Lightyear

There's a reason we never saw footage from Rochelle, Rochelle, the fictional movie from Seinfeld

Conceptually, it was a parody of those hammy ’90s Miramax Oscar-bait movies, and the film’s very existence is the whole joke — we don't need to actually see the ill-fated journey from Milan to Minsk in order to get it. That's not to say a real Rochelle, Rochelle would be a bad movie, but it would kind of kill the fun if Jerry Seinfeld and Larry David decided to make it anything more than a recurring gag.

Lightyear is kind of like Pixar’s Rochelle, Rochelle, but an actual movie. The premise: This is the film that Andy (the kid from Toy Story) apparently watched in 1995 that inspired him to want a Buzz Lightyear toy for his birthday. Of course, the Lightyear of that movie was a self-serious doofus who didn’t realize he was a toy, built on a goofy sci-fi premise printed on his packaging. Nobody ever really needed to see where Lightyear came from, if only because that’s what Woody was trying to deprogram. The iconic “You are a toy!” confrontation in the Dinoco gas station parking lot between a delusional galactic man and an exasperated cowboy is a pivotal moment in cinema for a reason. Buzz is not a space ranger. That was the point. 

This is a different Buzz — voiced here by Chris Evans rather than Tim Allen. It's a Buzz without the fish-out-of-water comedic premise and the identity crisis. Pixar trying to mine the hallowed Toy Story franchise for everything it’s worth was bound to happen at some point — it's a miracle they pulled off four legitimately great movies in the original series. Rather than embracing the corniness of its existence, Lightyear feels too stoic, too reverent of a past that never really was supposed to be all that revered in the first place. But anyway, leave it to Pixar to take a silly premise and infuse it with a vibrant array of space action, a decent bit of emotion and the world’s cutest robot cat.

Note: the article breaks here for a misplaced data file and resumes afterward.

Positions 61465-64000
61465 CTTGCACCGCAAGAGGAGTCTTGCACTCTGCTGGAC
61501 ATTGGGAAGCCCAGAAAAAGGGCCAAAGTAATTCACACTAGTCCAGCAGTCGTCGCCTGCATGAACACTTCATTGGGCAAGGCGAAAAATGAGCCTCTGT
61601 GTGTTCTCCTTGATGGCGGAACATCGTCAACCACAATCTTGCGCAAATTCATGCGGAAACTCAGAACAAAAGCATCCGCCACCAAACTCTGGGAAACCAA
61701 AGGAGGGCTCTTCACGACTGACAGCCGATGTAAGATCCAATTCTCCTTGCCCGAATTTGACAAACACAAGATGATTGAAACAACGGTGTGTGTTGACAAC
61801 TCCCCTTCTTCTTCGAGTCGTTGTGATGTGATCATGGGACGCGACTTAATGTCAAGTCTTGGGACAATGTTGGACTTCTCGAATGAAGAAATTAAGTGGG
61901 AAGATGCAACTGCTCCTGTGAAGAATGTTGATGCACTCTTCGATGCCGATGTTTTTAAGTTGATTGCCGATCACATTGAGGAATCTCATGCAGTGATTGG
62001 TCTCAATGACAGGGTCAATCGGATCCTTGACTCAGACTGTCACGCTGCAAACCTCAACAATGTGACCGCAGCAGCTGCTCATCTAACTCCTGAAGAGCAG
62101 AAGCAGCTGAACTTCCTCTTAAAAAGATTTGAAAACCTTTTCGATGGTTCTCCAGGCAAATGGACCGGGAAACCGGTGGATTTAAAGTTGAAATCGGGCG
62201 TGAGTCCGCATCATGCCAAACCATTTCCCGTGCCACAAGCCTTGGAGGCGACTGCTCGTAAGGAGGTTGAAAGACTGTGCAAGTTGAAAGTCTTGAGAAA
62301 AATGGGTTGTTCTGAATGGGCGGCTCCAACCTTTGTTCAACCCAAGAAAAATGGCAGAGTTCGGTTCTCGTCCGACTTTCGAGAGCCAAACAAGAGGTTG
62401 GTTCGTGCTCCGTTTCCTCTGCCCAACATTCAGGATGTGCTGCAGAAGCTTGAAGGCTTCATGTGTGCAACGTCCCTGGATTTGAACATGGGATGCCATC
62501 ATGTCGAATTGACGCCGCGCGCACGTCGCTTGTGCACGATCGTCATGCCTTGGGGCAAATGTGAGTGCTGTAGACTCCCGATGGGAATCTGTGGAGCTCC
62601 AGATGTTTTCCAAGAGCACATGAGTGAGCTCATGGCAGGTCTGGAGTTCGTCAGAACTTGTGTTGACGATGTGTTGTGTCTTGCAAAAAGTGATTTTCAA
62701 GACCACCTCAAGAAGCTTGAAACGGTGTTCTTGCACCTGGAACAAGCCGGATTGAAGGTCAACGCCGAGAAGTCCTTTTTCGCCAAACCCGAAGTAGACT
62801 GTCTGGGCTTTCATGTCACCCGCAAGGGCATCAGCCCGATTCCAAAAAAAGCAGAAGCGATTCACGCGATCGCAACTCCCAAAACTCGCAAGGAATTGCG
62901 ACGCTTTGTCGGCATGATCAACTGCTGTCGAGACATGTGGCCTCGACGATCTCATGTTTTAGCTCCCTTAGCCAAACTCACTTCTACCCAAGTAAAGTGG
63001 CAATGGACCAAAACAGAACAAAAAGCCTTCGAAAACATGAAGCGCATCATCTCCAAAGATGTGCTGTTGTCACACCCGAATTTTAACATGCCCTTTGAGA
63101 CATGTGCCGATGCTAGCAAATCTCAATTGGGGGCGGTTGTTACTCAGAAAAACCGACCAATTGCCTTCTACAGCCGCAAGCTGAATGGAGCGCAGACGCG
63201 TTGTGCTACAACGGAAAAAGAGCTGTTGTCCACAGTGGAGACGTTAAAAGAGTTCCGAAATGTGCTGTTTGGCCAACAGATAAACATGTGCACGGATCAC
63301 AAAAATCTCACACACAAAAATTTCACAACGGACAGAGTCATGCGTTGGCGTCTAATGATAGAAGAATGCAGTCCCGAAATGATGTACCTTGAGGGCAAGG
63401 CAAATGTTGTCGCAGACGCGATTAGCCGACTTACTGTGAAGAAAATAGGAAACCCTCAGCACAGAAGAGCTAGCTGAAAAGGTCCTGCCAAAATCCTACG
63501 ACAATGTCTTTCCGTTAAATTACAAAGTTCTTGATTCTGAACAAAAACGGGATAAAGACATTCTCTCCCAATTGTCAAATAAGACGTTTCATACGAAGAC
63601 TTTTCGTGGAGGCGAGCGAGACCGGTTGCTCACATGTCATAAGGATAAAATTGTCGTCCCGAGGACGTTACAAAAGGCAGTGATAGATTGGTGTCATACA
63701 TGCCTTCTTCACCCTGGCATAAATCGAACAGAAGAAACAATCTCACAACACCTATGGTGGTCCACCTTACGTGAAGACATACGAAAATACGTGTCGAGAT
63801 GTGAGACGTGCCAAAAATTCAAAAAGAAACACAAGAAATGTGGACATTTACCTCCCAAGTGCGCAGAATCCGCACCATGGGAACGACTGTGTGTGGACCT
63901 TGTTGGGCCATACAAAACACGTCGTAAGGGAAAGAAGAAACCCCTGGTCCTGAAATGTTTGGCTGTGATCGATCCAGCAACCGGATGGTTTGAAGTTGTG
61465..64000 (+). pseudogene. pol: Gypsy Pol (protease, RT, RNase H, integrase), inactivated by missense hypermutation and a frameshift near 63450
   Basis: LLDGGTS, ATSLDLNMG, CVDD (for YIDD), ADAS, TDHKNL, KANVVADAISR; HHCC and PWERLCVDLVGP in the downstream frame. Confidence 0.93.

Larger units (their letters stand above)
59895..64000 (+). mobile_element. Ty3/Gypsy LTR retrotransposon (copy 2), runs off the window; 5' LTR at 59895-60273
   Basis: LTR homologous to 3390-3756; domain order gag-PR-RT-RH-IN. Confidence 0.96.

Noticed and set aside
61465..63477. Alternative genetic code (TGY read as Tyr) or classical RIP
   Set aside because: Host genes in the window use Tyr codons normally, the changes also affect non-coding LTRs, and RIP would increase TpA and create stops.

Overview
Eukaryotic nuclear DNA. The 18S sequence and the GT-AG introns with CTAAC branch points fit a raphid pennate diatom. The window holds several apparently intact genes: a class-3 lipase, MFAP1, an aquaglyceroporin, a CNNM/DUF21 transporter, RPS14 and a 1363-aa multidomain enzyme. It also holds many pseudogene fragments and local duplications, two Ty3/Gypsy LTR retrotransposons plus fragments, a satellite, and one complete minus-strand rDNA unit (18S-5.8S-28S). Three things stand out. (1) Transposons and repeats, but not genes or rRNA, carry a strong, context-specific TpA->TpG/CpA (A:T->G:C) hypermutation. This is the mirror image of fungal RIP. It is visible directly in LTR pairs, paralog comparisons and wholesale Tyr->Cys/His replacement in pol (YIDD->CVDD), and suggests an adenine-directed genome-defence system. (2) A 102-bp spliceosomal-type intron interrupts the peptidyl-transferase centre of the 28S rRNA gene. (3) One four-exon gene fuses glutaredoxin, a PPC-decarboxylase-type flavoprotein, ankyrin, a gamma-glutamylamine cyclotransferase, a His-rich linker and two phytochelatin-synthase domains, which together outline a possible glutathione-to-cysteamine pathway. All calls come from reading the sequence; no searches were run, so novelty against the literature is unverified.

The irony of this film is that it really doesn’t need to exist, and yet it’s still good for what it’s worth. As mopey as this Buzz can be, the creative team has put together a decent story about how it’s OK to make mistakes, and how even big mistakes can produce unexpected treasures. There is a sweetness here, but it’s connected to a rather milquetoast space story that musters barely an ounce of humor out of its seriousness. All the film’s fun is packed into Sox the helpful cat robot assistant, who gets all of the film’s best laughs and puts Lightyear into hyperspeed whenever he, like, gets belly scratches, spins his cute little head around and makes a lighter come out of his mouth. The Pixar of old probably would've made the whole film about Sox somehow, but the Disney capital machine has to focus on the big name. And that's too bad, because frankly, the cat is way more interesting than the spaceman. 

Lightyear is a good time when it’s not being overly stoic, but it’s evident what a chasm there is between this and the films that inspired it. If your kid goes into this, rushes out in excitement and wants to dress in Lightyear gear for Halloween, the film achieved its key mission. Though, it’s a slight bummer that the kids of ’95 had Toy Story to blow their minds, and the kids of ’22 will only get the movie that inspired the fake kid in the Toy Story to want a toy for his birthday.